X-ray CT Scanning
By Niko Plath
3-dimensional (3D) computed tomography (CT) is an imaging X-ray technique that generates a 3D radiographic image of an object. For the measurement, the object is placed on a rotating table between an X-ray source and a detector. During the measurement, the object is rotated step by step through 360° and more than 1600 individual X-ray images are recorded. These are processed creating a volume data set as the basis for the examination of the object. This data set can be used to answer various questions about the object.
The method is particularly suitable for the examination of musical instruments. With this nondestructive technique the important, but mostly inaccessible inner volumes of the instruments can be made visible and explored. In the 3D digital representation, measurements can be made with high accuracy and in all possible directions at any desired location. The orthogonal views allow insights into the wood structure, show otherwise invisible repairs, cracks, damages or tool marks. Last but not least, the data can be used to produce exact 3D copies, e.g. by additive processes such as 3D printing.
The investigations of the fagottini were carried out at the Fraunhofer Development Center for X-ray Technology (EZRT) in Fürth/Bavaria. By utilizing a high-resolution CT setup, which is mainly used in industrial material testing, a spatial resolution of 96 μm has been achieved. This means that measurements in a volume data set can be performed or reproductions can be made from a surface data set with a precision of 0.1 mm.
One of the challenges of the method is that image errors (so-called artefacts) can occur when objects are examined with components of different densities, such as wood and metal. The formation of these artefacts is physically caused by the poly-chromatic spectrum and the deflection of the photons by the dense materials (so-called beam hardening effect) and can unfortunately not be avoided. In the case of an old musical instrument, it is not always possible to remove all metal parts before measurement for conservation reasons. Therefore, the resulting image errors must be processed and removed in a complex work process after the measurement.
An X-ray CT measurement results in a discrete 3D volume with densities represented by gray values mostly stored in the medical file format DICOM. Figure 1 shows an exemplary cross section. By classification and segmentation, 3D image representations of the included objects can be derived from the CT measurement volume. Segmentation allows to distinguish and extract sub-structures with homogeneous properties from a heterogeneous object. It is widely used in medical applications to discriminate tissues or to generate content-related regions in machine vision. Each voxel (a pixel in 3D space) is allocated to exactly one of the defined sub-volumes, therefore, different sub-volumes cannot overlap, which is crucial for subsequent applications like physical modeling or rapid prototyping. Since sub-volumes are generated according to their homogeneous properties, the respective surface data adequately describes a body. This leads to a massive reduction of data. Handling, therefore, is simplified (3D meshes of instrument parts can easily be sent per email) and individual sections can be stored in databases for subsequent research tasks. For the exact determination of the surface, a scan with as less noise and other image errors (e.g. metal artefacts) as possible is necessary. Figures 2a/b depict the result of the so-called beam-hardening effect on the resulting images. However, even for an excellent scan the exported surface meshes may have diverse defects, e.g. self-intersecting faces, non-manifold edges or unreferenced vertices. A reliable way to obtain a clean and watertight mesh is a Poisson Surface Reconstruction but note that since this is actually a re-meshing of the polygon surface, individual sub-volumes could overlap afterwards.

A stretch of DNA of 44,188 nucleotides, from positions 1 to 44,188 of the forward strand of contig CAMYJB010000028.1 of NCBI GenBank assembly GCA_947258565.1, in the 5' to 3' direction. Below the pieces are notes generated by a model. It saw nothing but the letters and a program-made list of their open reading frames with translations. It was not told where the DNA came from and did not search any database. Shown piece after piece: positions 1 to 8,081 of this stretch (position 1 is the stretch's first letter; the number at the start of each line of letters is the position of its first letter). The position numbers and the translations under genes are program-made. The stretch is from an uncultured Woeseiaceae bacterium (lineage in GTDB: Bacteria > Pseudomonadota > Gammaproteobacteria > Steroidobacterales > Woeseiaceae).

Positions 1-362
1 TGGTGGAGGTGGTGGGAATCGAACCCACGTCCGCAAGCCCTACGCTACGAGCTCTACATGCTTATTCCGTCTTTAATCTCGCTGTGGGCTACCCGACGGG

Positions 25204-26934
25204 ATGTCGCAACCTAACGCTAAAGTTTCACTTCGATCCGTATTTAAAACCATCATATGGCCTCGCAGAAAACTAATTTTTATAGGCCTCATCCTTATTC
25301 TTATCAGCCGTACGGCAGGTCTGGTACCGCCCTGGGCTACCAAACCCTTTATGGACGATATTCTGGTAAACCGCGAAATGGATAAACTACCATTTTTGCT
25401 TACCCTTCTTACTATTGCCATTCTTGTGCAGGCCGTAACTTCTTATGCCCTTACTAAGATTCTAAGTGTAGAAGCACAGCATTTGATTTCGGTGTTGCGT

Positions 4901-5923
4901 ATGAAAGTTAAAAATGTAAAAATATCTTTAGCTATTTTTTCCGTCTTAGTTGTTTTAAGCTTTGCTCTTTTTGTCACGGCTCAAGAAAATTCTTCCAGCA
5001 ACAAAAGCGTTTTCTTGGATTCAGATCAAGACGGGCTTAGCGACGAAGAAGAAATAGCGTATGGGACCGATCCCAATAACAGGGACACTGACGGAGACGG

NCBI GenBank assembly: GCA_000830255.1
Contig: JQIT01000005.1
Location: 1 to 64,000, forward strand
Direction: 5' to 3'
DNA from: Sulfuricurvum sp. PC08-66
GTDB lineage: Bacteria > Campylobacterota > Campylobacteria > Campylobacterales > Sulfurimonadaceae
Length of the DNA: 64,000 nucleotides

Since historical instruments are in many cases not in playable condition, exact replications are often manufactured and subsequently modified to playable condition. Using extracted surface data of CT scans, whole instruments can be reproduced with high geometric precision as well as missing parts for restoration purposes. Manufacture may be obtained by additive (3D printing) or subtractive methods (CNC milling). Several consumer 3D printers based on fused deposit modeling (FDM) can achieve a vertical spatial resolution of 100 μm, printers based on stereolithography (SLA) realize comparable resolutions in all axes. The obtained 3D models can also be utilized for metal casting. A negative mold is produced based on the surface mesh of the object, which can then be filled with various metals in liquid form. See Figures 3a/b for a comparison between a rendered model and cast brass part.